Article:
[I refuse to call them elites; "elite" implies a meritocracy. Aristocracy implies a group of people united by blood ties, privilege, and inherited wealth hat's a better description of the Bushes and the rest of the Republican gentry.]

The reason Jeb Bush (and the rest of the Aristocracy) can be so cavalier about illegal immigration is because an influx of millions of illegal immigrants is not going to affect his wealth, status, or comfort. It just means the Country Club pays less for lawn maintenance, and the multinationals in his portfolio can lower labor costs and maximize dividends. No one in the Bush family works as a carpenter, or a roofer, or any other occupation where an illegal will take their job. They don’t attend public schools where resources have been stretched to accommodate a flood of non-English speakers. They are unlikely to have to wait in an emergency room or a welfare office crowded with illegals.

His attitude toward ‘Common Core’ is similarly aligned with the views of an Aristocrat.

“I want to hear their solutions for the hodgepodge of dumbed-down state standards that have created group mediocrity in our schools.”

Get it? Jeb Bush simply believes that he and his class know what’s best for everybody; and those dumb hicks running the states are just too dumb to know what’s best for the children in their states. And if he and the Federal Aristocracy don’t crack the whip, the states will be teaching kids to eat lead paint chips and reading materials will consist of back issues of Hustler and TV Guide. The idea that states, freed of the micromanagement of the Federal bureaucracy, might actually educate their kids better is a foreign concept to a man steeped in privilege.

Both of our parties are run by people long, long out of touch with the concerns, challenges, and capabilities of ordinary working people; which is why, at the end of the day, they both end up supporting the same failed policy formulations; based on the belief that any problem can be managed if enough money is thrown at it, and enough “good people” are put in charge of it.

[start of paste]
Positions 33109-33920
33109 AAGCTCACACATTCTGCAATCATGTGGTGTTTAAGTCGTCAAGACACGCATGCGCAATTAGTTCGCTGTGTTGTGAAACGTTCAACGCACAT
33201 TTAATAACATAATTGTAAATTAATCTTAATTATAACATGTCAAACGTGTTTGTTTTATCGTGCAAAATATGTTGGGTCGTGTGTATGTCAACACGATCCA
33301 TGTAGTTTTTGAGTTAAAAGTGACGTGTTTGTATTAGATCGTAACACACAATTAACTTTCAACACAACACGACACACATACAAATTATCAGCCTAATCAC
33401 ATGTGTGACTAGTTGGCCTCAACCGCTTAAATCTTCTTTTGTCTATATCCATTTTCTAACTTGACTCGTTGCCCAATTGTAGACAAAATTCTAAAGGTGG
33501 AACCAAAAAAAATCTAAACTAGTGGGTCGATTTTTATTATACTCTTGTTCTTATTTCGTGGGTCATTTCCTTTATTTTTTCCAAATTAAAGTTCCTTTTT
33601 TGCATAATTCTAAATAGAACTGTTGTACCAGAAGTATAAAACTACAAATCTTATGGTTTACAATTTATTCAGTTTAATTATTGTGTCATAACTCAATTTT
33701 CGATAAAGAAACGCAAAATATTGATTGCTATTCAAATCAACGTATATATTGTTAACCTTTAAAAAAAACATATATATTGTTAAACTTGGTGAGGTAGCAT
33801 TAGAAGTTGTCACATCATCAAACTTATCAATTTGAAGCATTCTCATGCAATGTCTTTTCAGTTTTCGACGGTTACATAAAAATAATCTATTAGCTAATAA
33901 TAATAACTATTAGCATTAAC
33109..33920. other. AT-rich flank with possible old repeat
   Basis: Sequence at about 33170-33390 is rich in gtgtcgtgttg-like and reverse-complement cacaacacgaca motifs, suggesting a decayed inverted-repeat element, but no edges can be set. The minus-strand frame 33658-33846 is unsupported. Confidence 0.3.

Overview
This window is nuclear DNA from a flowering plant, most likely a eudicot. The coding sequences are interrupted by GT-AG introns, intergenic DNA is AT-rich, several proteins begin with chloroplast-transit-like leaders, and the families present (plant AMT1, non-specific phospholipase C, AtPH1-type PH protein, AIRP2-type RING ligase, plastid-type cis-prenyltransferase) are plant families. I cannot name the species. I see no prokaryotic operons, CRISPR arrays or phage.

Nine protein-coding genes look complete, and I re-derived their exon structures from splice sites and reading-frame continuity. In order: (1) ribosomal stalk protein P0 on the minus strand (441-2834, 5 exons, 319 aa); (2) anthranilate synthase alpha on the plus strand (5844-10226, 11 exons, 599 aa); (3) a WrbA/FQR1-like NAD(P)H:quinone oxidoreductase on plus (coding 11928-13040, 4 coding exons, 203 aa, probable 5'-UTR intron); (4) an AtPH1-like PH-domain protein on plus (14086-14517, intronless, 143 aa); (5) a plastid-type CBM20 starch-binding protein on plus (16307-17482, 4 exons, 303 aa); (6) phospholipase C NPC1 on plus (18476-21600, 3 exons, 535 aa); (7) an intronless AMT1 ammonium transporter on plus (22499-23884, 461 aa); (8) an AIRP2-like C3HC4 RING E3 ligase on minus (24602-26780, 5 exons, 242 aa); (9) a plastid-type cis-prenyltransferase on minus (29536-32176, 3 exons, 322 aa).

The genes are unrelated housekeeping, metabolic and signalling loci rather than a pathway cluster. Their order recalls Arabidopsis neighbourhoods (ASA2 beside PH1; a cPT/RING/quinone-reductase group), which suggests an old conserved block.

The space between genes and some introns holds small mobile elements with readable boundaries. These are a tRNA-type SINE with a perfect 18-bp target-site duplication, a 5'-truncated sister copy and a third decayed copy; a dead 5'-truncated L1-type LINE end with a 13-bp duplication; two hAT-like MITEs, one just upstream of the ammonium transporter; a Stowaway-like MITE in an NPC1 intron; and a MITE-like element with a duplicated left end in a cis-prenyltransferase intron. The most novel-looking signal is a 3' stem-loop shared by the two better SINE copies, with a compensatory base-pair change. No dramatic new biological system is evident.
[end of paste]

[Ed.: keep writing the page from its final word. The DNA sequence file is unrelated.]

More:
The idea that the “little people,” left alone and given enough freedom, might be able to work things out on their own without the gilded leadership of the Ivy League aristocracy is an absolutely alien concept to them.

Jeb Bush Says Illegal Immigration is “An Act of Love”

Posted by V the K at 4:58 pm - April 6, 2014.
Filed under: Jeb Bush

The Establishment GOP is really going out of its way to grind my gears this week.

“I’m going to say this and it will be on tape, and so be it. The way I look at this is someone who comes to our country because they couldn’t come legally, they come to our country because their family’s dad who loves their children was worried that their children didn’t have food on the table, and they wanted to make sure their family was intact. And they crossed the border because they had no other means to work to be able to provide for their family. Yes, they broke the law, but it’s not a felony. it’s kind of — it’s a — it’s an act of love.”

Yeah, well what about 30 Million unemployed Americans who would like to feed and take care of their families but can’t because your illegal amigos are listening to raps and shooting all the jobs?

I just hope to God Bush closed a bridge and caused a traffic jam at some point in his governorship. It’s too much to hope he donated money to an anti-marriage group.

GOP needs to “effectively address” working/middle class concerns